The Senate should pass NSA reforms when it returns following the midterm elections, argued House Judiciary Committee Chairman Bob Goodlatte yesterday. [The Hill’s Mario Trujillo]


Force-feeding Guantánamo hunger strikers. Judge Gladys Kessler has ordered the government to “complete the previously ordered redactions” to the force-feeding tapes by October 17, as part of the legal challenge to the practice brought on behalf of  Syrian detainee Abu Wa’el Dhiab. [Al Jazeera America’s D. Parvaz].

The White House is considering options that would enable President Obama to shut down the detention center, including by overruling the congressional ban on the transfer of detainees to the U.S. [Wall Street Journal’s Carol E. Lee and Jess Bravin]

Estonia has agreed to take in one Guantánamo detainee, reports Miami Herald’s Carol Rosenberg.


Sunni militants in Pakistan stepped up attacks on Iranian border posts this week, using tactics similar to those employed by the Islamic State. [New York Times’ Thomas Erdbrink]

The Iranian government believes itself to be under attack by ISIS and is making arrests to try and counter the perceived threat. [The Daily Beast’s Jassem Al Salami]

Nuclear talks between Iran and the International Atomic Energy Agency in Vienna this week have not resulted in a breakthrough on investigations into suspected atomic research by Iran, though the talks will continue, according to an IAEA statement. [Asharq Al-Awsat]

An explosion at a military facility in Tehran on Sunday raises questions about whether it was accidental or the result of sabotage. [New York Times’ David E. Sanger]


A suspected U.S. drone strike in the North Waziristan region of Pakistan yesterday was the fifth consecutive strike in the last five days, killing at least four people. [Dawn’s Zahir Shah Sherazi]  Pakistan’s Prime Minister Nawaz Sharif made an “unprecedented” visit to troops in the North Waziristan region on Thursday, in what is perceived to be an act to boost morale and quell speculation about friction between the government and military. [Dawn’s Mateen Haider]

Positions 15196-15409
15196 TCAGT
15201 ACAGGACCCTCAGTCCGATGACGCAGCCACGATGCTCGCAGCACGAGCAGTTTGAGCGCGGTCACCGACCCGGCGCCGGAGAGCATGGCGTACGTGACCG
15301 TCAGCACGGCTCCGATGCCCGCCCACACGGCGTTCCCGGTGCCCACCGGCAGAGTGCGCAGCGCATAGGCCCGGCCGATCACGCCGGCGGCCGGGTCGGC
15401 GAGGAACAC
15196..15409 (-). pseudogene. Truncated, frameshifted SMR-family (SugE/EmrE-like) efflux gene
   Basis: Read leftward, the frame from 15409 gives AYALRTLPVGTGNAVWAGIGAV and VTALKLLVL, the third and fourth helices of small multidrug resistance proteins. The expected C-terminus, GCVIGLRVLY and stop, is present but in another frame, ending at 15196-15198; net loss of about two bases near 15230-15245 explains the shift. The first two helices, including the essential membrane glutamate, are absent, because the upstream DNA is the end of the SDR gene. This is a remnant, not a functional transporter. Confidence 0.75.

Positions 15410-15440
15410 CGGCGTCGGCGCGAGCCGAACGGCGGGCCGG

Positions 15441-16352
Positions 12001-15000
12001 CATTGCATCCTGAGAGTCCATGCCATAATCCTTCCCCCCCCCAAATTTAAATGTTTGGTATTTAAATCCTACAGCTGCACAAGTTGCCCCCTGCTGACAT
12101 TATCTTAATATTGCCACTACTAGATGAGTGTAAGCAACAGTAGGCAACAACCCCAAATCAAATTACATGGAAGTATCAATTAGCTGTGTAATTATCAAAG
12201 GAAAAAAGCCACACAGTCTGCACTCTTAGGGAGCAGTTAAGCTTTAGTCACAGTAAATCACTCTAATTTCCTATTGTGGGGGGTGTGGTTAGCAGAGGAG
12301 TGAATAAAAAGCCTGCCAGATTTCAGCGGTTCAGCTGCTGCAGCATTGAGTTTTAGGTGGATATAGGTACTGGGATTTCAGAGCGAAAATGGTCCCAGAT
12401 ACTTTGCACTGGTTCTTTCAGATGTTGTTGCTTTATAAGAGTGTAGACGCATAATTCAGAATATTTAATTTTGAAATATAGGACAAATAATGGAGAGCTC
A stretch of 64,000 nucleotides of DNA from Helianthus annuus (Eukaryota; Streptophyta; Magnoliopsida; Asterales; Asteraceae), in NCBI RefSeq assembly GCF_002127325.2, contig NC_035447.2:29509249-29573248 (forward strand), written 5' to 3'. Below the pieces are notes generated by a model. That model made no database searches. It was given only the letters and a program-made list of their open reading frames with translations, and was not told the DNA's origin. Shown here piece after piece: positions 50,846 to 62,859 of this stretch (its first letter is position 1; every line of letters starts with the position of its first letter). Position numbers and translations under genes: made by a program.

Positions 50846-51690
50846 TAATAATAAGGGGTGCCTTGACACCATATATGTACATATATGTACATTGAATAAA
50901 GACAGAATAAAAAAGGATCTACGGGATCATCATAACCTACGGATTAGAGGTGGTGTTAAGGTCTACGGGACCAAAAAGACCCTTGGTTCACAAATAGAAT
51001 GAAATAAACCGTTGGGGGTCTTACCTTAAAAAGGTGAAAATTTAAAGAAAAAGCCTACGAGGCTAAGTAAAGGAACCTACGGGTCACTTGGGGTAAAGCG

The U.S. military investigation into Sgt. Bowe Bergdahl’s disappearance in 2009 is completed; the report by Brig. Gen. Kenneth Dahl is being reviewed by commanders but will not be released. [San Antonio Express-News’ Sig Christenson]

A report to Congress on authorized disclosures to the media of classified intelligence is classified and exempt from disclosure under the FOIA, according to the NSA, which Steven Aftergood argues is “close to being a contradiction in terms.” [FAS’ Secrecy News]

Shaky ceasefire in eastern Ukraine. With neighboring regions worried about the Donbas area “becoming a largely ungoverned swathe of land,” The Economist considers whether we will witness another “Somalia scenario.”

Israel contradicts itself by criticizing the Palestinian reconciliation government in public forums but cooperating with it behind closed doors, argues Barak Ravid for Haaretz.

Two suicide bombings in Yemen left almost 70 people dead yesterday, with many Shi’ite Houthi rebels among those targeted. [AP]  The bombings have added to concerns that Sunni extremists, including al-Qaeda linked groups, are mobilizing against the Houthi rebels who took over Sana’a last month. [New York Times’ Shuaib Almosawa and Kareem Fahim]

A UN peacekeeper was killed in the Central African Republic yesterday in an attack on a UN convoy in the capital, Bangui. [AP]  Clashes have broken out in Bangui; the fiercest religious violence in the country since the UN took over peacekeeping duties in September. [BBC]

The U.S. envoy to South Sudan and Sudan encouraged the UN to enforce sanctions against individuals accused of hindering peace in South Sudan yesterday. [AP]

Lebanon has succeeded in being the Arab “state that didn’t fail,” despite 15 years of civil war, argues The Economist; however given the current unsettled state of the region, “its surprising resilience is now under strain.”

North Korean leader Kim Jong Un did not attend a memorial event yesterday, continuing his month long absence from the public eye. [Wall Street Journal’s Alastair Gale and Jeyup S. Kwaak]  Adam Taylor analyses the implications of North Korea’s apparent admission of the existence of its labor camps earlier this week.